Magazine article In These Times

The Original Attica Manifesto

Magazine article In These Times

The Original Attica Manifesto

Article excerpt

In Blood In the Water: The Attica Prison Uprising of 1971 and Its Legacy, Heather Ann Thompson explores what is known-and not known-about what happened at the Attica Correctional Facility 45 years ago.

On June 16, 1971, a surprise cell search turned up a draft of demands. ... Two weeks later, Commissioner Oswald received the same set of demands in a letter signed by a group of five men calling themselves the Attica Liberation Faction....

"Dear Sir, Enclosed is a copy... in order for you to be aware of our needs and the need for prison reform. We hope that your department don't cause us any hardships in the future because we are informing you of prison conditions. We are doing this in a democratic manner; and we do hope that you will aid us."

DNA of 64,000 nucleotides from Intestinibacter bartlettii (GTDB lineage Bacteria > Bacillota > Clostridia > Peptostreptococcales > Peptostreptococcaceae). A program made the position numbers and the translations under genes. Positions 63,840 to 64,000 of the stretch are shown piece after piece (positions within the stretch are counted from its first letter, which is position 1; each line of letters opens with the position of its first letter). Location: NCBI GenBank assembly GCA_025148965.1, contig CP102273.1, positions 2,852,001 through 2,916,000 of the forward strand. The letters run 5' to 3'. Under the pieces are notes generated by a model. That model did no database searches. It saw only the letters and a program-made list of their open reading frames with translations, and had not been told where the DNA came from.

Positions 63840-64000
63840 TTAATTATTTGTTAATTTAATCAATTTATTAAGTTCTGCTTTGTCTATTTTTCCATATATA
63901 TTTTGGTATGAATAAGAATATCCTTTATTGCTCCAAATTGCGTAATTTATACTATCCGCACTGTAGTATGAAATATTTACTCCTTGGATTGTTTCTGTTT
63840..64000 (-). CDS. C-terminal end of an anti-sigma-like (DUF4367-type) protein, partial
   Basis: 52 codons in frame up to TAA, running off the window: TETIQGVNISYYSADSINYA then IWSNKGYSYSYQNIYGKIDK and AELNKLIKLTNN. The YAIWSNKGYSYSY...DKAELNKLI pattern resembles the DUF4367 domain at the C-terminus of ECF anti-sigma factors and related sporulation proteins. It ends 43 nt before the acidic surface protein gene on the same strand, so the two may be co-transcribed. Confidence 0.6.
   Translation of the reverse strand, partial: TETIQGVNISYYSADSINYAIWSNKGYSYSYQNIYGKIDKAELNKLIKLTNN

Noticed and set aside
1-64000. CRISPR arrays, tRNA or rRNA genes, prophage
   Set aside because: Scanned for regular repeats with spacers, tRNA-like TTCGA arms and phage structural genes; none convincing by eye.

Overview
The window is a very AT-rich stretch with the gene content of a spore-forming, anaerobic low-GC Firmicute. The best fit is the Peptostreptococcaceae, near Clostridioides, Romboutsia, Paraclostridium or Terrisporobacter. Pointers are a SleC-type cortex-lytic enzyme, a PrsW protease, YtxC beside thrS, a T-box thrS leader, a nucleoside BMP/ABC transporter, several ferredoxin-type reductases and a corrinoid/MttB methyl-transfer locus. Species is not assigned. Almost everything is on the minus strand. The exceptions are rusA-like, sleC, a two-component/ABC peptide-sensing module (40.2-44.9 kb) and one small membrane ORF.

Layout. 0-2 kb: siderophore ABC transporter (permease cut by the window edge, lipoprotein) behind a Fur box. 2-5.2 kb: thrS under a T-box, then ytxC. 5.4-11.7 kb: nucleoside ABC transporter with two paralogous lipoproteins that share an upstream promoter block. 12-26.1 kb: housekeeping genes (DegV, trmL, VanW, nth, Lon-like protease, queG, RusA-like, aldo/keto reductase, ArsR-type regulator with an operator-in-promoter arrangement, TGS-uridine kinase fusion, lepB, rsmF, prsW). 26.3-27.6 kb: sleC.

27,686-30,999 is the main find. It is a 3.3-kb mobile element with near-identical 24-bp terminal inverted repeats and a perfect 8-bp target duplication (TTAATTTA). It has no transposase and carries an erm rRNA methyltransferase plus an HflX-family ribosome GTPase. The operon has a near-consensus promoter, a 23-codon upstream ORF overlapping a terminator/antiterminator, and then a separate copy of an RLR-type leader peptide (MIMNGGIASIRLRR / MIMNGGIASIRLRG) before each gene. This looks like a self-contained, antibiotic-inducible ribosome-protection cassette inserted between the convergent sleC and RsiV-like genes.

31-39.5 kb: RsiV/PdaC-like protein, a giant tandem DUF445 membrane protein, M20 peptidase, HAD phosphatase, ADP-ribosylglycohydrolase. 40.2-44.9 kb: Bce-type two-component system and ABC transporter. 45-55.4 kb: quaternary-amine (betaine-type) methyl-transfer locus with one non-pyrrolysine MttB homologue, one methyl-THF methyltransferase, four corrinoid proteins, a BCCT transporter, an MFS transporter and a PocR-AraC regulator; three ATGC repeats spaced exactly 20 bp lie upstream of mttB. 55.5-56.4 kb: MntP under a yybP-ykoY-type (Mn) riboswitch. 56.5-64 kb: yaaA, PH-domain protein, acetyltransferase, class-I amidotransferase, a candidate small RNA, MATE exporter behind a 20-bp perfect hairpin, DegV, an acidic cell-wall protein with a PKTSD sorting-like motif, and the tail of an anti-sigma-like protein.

If Oswald was relieved that the letter's opening was neither threatening nor abusive, he was still greatly unsettled by the passion of its attached manifesto. "We the inmates of Attica Prison," that document began, "have come to recognize that because of our posture as prisoners and branded characters as alleged criminals, the administration and prison employees no longer consider or respect us as human beings but rather as domesticated animals selected to do their bidding and slave labor and furnished as a personal whipping dog for their sadistic psychopathic hate. …

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